It takes a genius musician to get a guitar to do his talking. Gary Clark Jr. did that Saturday night at the Beacon theater in New York City. Sure, he sang and bantered with the audience, but when he wanted to get a message across, his flaming red guitar did the screaming and yelling. It had a lot to say, Clark rocked the house and his fans responded.
The second he stepped on the stage with his imposing figure, Clark owned the audience. Standing 6’ 5” wearing boots and a wide-brimmed hat, he had the silhouette of a cowboy gunslinger. Only instead of packing a Colt.45, he was holding a classic Fender Stratocaster guitar. Born in Austin, Texas and playing since age 12, his command of the instrument is just about unequaled in this day and age of rock star posers. His style, a blend of blues, rock, soul and a wisp of hip-hop, is unique. It’s his brand as much as the Pharrell-size hats he wears.
Clark didn’t mess around. The first song he laid into was his signature stadium-rock tune, “Bright Lights.” Singing it like he was daring the audience to disagree, he growled: “Woke up in New York City, lying on the floor. Just outside of Marcy’s – West 54 wow. You gonna know my name by the end of the night…” The crowd stood up and rocked and swayed to the vibe he was sending full force. When he was through with the first verse and refrain, he dug into his guitar and made it wail like a siren warning a tornado was about to come through.
Clark’s regular voice has a Motown sound to it and his falsetto will remind many of Curtis Mayfield. Yet he’s singing songs they would never sing. That’s where his command of blues, rock and soul comes in handy and makes him versatile. “Bright Lights” is a pure rock anthem. Songs like “Church,” blend blues and gospel effortlessly: “Lord, my Lord I need your helpin’ hand. I’m in love with a woman who’s in love with a man. That I can’t be, it ain’t me.” Soul is most evident on tunes like “Star”: “…Some will try to shake you. And some will try to break you. Just know that I’ll be waiting.”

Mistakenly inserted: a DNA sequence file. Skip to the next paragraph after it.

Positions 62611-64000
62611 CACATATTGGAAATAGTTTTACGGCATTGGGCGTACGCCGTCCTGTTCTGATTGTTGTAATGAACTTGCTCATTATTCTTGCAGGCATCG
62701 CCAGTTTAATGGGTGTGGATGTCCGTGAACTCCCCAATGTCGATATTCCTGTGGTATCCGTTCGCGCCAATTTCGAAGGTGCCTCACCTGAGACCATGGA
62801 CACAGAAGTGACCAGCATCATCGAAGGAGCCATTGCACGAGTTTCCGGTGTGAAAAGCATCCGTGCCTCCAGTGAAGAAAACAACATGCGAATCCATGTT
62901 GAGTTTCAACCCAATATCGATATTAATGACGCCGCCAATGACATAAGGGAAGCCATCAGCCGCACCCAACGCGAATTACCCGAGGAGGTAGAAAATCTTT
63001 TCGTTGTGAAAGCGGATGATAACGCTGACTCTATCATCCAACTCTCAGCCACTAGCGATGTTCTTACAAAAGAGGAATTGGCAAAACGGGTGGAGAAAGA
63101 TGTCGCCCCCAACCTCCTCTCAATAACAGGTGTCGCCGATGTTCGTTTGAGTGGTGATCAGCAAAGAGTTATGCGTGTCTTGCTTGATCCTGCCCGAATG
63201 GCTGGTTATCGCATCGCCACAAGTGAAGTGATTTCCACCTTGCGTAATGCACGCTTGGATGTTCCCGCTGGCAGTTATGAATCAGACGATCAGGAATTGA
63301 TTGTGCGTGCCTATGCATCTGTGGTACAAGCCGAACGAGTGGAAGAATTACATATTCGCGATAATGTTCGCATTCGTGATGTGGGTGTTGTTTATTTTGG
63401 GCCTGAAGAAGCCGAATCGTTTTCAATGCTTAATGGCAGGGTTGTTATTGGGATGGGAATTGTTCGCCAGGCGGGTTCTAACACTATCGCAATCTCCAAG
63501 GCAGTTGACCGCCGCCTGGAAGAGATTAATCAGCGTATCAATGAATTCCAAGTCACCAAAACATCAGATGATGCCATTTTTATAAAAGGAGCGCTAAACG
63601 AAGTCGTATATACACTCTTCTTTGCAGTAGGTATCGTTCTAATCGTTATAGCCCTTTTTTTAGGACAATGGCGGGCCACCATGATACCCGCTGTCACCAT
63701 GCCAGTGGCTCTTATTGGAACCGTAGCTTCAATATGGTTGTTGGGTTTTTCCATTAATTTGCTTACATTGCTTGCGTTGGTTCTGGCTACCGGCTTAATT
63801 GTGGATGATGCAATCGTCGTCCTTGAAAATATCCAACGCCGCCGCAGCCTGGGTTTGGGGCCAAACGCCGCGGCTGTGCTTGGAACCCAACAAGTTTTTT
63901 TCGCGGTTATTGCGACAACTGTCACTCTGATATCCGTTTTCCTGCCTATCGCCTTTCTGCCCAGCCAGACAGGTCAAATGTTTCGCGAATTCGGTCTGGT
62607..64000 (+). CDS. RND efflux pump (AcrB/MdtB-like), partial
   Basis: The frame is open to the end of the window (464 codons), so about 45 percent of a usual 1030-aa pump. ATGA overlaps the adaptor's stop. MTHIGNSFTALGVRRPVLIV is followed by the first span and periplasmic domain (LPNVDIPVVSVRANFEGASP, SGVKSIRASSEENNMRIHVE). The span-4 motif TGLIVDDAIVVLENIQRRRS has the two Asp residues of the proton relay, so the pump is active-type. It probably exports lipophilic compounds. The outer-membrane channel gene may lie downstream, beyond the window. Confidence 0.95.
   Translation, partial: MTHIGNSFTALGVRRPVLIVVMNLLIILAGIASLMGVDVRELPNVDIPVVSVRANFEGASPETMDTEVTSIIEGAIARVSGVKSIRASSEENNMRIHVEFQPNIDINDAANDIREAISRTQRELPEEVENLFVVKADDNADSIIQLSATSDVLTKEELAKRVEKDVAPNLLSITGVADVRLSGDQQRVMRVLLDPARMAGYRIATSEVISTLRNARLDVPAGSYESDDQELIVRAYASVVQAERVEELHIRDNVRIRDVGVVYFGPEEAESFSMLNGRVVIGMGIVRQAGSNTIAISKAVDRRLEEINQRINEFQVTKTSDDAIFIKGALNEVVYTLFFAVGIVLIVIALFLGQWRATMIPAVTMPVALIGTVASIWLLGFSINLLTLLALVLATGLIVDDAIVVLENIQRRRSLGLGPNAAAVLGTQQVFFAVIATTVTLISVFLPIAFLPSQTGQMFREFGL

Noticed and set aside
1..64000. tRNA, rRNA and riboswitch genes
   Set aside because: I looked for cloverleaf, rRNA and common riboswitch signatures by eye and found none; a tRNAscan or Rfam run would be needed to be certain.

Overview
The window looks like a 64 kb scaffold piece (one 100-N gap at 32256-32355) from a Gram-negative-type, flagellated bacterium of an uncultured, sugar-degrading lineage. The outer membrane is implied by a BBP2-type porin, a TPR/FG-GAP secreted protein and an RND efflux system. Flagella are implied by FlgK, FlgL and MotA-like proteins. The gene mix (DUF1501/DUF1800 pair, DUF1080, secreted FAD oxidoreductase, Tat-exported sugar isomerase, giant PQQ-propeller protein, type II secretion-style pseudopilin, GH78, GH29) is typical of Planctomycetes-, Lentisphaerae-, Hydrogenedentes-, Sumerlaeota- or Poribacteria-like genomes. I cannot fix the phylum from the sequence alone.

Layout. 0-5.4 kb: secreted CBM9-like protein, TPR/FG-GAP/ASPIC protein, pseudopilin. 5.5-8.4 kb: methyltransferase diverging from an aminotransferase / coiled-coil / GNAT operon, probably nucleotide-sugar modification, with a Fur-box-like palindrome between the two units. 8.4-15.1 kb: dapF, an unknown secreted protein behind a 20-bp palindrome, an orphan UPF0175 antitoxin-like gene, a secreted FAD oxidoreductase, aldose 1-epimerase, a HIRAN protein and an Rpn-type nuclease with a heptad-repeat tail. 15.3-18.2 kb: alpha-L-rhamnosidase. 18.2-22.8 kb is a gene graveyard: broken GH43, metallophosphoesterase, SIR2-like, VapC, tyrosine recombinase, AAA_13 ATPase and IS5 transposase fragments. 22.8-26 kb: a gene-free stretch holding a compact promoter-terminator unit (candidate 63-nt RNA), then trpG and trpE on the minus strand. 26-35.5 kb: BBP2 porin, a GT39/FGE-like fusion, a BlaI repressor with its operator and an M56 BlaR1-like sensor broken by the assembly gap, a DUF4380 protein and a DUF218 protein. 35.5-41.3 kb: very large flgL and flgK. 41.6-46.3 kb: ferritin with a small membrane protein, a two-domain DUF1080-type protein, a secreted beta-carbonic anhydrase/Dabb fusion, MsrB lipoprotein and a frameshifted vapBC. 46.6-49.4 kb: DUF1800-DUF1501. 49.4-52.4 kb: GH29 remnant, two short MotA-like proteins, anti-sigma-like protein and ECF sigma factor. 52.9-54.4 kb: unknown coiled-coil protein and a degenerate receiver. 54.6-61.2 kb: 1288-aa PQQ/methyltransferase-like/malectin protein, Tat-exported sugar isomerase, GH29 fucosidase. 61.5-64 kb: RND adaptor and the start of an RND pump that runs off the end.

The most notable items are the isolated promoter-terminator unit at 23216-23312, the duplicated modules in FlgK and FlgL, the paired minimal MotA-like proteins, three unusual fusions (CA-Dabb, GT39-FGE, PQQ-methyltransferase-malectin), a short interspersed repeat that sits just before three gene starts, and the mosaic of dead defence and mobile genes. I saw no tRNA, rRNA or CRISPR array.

Clark is quick to pay respect to the greats who came before and shaped him: Howlin’ Wolf, B.B. King, Albert King, Buddy Guy. And he should, as the echoes of their guitar licks are in his too. He’s modernized their sound in a way that makes it his own and also carries the spirit of Jimi Hendrix, Prince and Eric Clapton.
The songs he performed had themes centering around love, lost love, having a good time on payday… Clark’s lyrics turned to pure anger and outrage on the title song of his latest album by the same name, This Land. The song was born after an incident in Kyle, Texas where he’d bought a 50-acre farm. A nosy neighbor questioned him about why he was on the land. That spawned a set of searing lyrics that sparked words like “..F— you, I’m America’s son. This is where I come from…” He corralled his reaction and emotion, harnessed it and let the music flow where it may.
“This Land” was the highlight of the night at the Beacon. Clark blasted the lyrics like a prophet warning the masses. His guitar yowled like a wolf ready to attack. Backed by a drummer, lead guitarist, bass player and keyboardist, who were as deft as any jazz musicians, the brother from Austin, Texas fulfilled what he promised at the beginning of the show.
“You’re gonna know my name by the end of the night.” His coda was telling them that the land he owns is his and “… right in the middle of Trump Country…” God help anyone who questions what he’s accomplished or the possessions he has.
From rock guitar god to fiery protest singer, Gary Clark Jr. is on an international tour that’s flaunting his dexterity and setting music venues around the world on fire.
He walks softly but carries a big guitar.